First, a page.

761. Hon SOPHIA MOERMOND to the minister representing the
Minister for Science:
2022–23 budget saw $6.5 million go to WA's space sector, with
$4 million to the Australian Remote Operations for Space and Earth consortium and $2.5 million to Curtin University's
Binar space program. Given that innovation in space requires long-term
commitments, I ask the following.
(1) What are the longer term funding
arrangements for AROSE and its remote lunar rover program?
(2) Does the government intend to
allocate further funding for CubeSat spacecraft?
(3) When will Western Australia's
dedicated satellite constellation be online?
thank the honourable member for some notice of the question. On behalf of the
Minister for Regional Development, I provide the following answer.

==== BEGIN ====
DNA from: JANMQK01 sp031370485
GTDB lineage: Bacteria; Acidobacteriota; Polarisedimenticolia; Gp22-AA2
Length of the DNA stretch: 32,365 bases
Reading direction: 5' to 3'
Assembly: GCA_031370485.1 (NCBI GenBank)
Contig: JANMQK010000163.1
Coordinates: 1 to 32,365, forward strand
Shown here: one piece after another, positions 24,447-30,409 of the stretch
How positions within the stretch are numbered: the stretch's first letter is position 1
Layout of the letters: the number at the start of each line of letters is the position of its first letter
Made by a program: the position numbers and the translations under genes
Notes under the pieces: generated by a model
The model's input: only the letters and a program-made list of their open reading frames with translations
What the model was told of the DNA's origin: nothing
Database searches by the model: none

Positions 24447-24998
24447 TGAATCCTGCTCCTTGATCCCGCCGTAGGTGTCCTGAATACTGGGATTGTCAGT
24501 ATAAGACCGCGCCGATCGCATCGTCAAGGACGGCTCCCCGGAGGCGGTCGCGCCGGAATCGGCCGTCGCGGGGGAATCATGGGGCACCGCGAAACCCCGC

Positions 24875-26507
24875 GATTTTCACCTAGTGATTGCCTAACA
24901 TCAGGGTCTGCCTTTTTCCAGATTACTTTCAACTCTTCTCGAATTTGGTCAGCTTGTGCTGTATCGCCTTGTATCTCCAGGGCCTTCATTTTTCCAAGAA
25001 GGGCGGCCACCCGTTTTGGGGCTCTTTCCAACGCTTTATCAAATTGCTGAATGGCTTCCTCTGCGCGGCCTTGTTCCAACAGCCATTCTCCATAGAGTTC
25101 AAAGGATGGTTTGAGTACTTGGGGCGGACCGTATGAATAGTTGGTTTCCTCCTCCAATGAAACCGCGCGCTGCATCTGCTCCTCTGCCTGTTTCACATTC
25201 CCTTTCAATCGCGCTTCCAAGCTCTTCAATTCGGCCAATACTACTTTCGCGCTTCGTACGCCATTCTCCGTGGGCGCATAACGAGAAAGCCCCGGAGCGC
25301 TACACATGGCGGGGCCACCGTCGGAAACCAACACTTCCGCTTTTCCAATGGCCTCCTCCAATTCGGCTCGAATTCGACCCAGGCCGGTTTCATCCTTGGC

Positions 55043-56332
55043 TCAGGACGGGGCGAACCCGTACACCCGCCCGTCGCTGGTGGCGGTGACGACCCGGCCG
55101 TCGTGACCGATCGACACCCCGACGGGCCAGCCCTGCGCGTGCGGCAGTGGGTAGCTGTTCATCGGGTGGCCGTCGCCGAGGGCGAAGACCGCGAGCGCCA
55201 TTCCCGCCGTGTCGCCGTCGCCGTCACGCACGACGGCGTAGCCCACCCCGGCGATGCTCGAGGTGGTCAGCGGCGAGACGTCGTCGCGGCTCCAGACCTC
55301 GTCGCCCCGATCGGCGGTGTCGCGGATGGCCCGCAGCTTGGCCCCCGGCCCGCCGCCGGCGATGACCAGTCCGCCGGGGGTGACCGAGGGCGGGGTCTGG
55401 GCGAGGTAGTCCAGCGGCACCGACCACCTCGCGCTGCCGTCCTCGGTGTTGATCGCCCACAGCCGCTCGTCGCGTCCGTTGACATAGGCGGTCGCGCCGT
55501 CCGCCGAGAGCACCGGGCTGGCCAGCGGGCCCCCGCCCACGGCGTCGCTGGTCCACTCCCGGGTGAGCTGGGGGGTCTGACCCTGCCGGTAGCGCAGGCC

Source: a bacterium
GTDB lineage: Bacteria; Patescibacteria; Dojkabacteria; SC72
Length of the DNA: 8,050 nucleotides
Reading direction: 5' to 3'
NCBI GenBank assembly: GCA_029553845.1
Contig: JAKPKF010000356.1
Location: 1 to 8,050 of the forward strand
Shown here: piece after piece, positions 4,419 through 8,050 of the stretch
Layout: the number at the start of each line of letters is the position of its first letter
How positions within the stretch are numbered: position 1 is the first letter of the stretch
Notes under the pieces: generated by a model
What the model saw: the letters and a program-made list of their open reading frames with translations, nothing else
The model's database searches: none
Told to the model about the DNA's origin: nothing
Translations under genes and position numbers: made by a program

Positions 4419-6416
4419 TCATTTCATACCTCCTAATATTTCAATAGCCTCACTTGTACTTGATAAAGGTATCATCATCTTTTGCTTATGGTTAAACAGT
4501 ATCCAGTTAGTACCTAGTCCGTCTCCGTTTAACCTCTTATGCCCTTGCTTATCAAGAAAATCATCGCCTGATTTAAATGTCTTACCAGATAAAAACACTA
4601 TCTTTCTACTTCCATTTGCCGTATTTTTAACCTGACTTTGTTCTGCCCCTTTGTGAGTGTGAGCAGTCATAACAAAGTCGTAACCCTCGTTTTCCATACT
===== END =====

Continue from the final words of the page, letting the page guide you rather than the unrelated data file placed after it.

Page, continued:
The government's $4 million
co-investment in AROSE supports headquarter operations for the 2022–26
period, including the employment of core
AROSE staff. AROSE is seeking to become financially self-sustaining after this period.
(1) AROSE is
seeking Australian government funding to support its lunar rover program through
the Australian Space Agency's $50 million Trailblazer program. The Western
Australian government has committed $4.4 million to support AROSE's
Trailblazer stage 1 project if its ASA bid is successful.
government has committed $2.5 million to support Curtin University's
Binar CubeSat space program for the 2022–26
period. There is no additional funding currently allocated for CubeSat
spacecraft. However, the government will assess any future proposals
Binar CubeSats—Binar-1 to Binar-7—will form Western
Australia's first satellite constellation. Binar-1 was launched
in August 2021. Binar-2 to Binar-7 are due to be launched in 2023
and the constellation is due to be online in the months following this final
launch. The program has experienced delays due to the worldwide shortage of